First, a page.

Small Business

I have tremendous respect for our small business owners. Every small business is different, and every small business owner faces his or her own unique challenges. By putting the big banks and big corporations ahead of small businesses, Washington makes it harder for our small businesses to succeed, thrive and grow. So what can we do?

  • Jobs. There’s an old saying: “we all do better when we all do better.” We must start by putting Americans back to work. More Americans working means more customers for our small businesses, and more customers means more growth. That is why it is so important that we get people back to work right now. The three jobs bills introduced last fall that would have supported thousands of jobs here in the Commonwealth were also small business bills. When every Republican in the Senate voted against those bills, they also voted against every small business that needs more customers.  We need to put people to work rebuilding our roads and bridges, upgrading our water systems, teaching our kids, and protecting our communities - earning paychecks and keeping Massachusetts growing.
  • Simplifying Regulation. From Northampton to Gloucester, the small business owners I've met aren't looking for a special deal. They just want a level playing field - a fair shot at the chance to make it. I am glad Congress reauthorized the Small Business Innovation Research Program and Small Business Technology Transfer Program last December, making funding more predictable to innovative small companies. But that's not enough. We need to streamline regulations so small business owners don't get tied up in red tape or strangled by hidden tricks and traps. We need to simplify the tax code, which is way too complicated - and rigged to create loopholes for big corporations with armies of lawyers to wiggle through. Washington works for those who can hire armies of lawyers and lobbyists, but we need for Washington to work for small businesses. 

Research & Innovation

Research is our future.  Massachusetts is a world leader in the research that produces new products and new industries - and creates the demand for new jobs at every stage. Research is the foundation for innovation and for economic growth. The breakthroughs of today - in science, technology, and engineering - lead to the success stories of tomorrow: discoveries that cure disease; innovations that reduce the cost of power; prosthetic limbs for wounded warriors.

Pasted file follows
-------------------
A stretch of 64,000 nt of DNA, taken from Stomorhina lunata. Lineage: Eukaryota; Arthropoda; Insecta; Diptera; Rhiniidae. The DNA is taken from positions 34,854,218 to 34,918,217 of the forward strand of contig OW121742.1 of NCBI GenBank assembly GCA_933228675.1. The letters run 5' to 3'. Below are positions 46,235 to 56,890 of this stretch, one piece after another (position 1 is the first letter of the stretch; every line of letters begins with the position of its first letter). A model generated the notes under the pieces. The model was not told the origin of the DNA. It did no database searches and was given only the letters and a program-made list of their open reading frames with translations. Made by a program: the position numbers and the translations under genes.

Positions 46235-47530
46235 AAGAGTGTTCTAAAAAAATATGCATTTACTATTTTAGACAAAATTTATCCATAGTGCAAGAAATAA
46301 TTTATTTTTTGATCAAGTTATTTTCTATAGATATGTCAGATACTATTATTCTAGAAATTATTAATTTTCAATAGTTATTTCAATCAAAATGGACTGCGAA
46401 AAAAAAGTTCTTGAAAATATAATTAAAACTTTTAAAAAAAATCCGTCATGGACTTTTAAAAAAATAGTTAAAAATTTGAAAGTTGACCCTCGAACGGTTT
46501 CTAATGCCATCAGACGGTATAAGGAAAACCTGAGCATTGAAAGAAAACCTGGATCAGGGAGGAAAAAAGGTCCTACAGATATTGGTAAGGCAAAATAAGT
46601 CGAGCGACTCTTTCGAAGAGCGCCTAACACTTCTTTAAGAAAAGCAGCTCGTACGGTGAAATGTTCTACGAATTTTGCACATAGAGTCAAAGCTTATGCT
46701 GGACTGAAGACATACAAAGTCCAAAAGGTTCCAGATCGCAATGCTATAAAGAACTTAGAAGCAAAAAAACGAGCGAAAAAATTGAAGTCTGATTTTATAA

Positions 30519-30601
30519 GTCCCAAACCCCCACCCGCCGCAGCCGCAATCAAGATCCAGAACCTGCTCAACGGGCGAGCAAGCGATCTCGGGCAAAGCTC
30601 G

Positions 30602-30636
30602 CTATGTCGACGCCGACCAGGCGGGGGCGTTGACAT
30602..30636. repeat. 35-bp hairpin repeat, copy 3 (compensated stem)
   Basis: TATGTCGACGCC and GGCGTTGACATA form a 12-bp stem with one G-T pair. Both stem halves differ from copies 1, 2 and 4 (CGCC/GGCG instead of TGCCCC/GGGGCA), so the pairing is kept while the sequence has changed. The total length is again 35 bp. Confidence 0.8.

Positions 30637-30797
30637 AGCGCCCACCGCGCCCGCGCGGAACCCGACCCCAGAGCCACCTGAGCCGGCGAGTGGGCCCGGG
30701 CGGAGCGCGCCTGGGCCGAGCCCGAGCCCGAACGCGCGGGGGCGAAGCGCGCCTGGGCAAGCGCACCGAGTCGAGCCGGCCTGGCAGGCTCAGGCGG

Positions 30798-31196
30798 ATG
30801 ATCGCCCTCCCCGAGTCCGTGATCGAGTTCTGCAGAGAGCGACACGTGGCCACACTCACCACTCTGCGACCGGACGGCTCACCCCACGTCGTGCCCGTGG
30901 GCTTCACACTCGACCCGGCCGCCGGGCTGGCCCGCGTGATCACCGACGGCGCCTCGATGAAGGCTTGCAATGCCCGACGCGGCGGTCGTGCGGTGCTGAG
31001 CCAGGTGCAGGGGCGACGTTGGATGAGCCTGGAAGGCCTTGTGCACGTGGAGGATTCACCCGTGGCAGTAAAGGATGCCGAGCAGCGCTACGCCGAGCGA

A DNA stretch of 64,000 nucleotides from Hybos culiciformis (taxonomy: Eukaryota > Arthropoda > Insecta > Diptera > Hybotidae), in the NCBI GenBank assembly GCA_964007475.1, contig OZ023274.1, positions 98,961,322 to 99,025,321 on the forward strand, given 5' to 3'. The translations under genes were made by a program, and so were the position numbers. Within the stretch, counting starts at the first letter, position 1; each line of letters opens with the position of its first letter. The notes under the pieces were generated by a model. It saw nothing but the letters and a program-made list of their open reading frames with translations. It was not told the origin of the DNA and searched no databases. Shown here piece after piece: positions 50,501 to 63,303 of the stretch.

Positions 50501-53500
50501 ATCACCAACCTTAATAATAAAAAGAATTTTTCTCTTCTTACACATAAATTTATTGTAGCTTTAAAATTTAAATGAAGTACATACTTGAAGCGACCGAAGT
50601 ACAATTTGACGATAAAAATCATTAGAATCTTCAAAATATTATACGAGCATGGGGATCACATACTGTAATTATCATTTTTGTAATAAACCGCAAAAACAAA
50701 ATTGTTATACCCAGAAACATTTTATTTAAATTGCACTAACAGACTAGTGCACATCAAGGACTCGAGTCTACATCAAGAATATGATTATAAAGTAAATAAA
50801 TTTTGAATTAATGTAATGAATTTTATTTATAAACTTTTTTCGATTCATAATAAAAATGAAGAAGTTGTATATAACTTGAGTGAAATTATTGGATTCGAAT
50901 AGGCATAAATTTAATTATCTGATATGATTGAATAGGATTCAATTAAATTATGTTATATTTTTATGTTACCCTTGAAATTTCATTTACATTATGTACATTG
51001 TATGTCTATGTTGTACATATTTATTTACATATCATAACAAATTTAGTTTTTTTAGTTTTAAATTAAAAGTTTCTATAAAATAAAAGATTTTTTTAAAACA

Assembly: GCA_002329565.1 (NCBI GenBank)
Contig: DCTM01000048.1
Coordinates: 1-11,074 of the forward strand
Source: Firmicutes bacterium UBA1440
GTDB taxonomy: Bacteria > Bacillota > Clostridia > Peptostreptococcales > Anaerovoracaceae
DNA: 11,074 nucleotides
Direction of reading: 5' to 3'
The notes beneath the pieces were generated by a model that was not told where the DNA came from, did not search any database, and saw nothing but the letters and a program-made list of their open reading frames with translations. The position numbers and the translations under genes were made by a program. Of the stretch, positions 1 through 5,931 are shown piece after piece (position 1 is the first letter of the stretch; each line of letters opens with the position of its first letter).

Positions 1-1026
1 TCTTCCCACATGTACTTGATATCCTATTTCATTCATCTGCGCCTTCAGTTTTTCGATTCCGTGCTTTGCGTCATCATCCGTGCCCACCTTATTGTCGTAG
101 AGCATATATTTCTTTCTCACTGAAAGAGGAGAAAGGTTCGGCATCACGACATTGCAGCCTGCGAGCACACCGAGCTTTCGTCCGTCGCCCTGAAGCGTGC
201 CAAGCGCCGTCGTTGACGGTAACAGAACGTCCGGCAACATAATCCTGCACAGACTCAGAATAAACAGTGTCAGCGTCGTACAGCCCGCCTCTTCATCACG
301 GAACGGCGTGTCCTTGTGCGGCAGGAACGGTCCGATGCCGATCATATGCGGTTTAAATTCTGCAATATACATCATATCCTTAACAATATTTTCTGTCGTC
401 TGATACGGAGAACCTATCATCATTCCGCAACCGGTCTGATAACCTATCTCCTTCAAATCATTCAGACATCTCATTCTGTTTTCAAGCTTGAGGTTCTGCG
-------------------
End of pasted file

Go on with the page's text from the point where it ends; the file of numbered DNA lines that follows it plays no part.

The choice before us is whether we will invest in our future. Federal investment in R&D, as a percent of GDP, has plummeted over the last forty years. We need to invest in creating a Commonwealth and country that continue to lead the world in the research and innovations and that powers our economy across generations. Anything else is short-sighted.

Reauthorization of the Small Business Innovation Research and Small Business Technology Transfer Programs was a good first step to keep up our research edge. But we must do more. We need to invest more in research, including in the National Institutes of Health. We need to support public education from Pre-K to technical training and universities. Twenty-first century innovations require an educated workforce, especially in the STEM fields (science, technology, engineering, and math). We need to make it easier for entrepreneurs and start-ups to have lower capital costs, get their goods to market, and get their workers to their jobs by investing in fixing up our roads and bridges, extending mass transit and rail, updating water and sewage systems, and developing a 21st century power grid.

Workers' Rights and Free & Fair Trade

We need to make it easier for workers who want to organize to have the chance to do so. If people want to work together for better wages, for better health care, and for better working conditions, they should have the right to do so. I support the Employee Free Choice Act and workers' right to organize.

Unions have been critical to building a strong middle class in America. Unions have fought for higher wages, high quality health care, and improved safety conditions. Union labor are also some of the most highly skilled workers in the world - with advanced training that makes them competitive. I support a strong labor movement in the United States and around the world.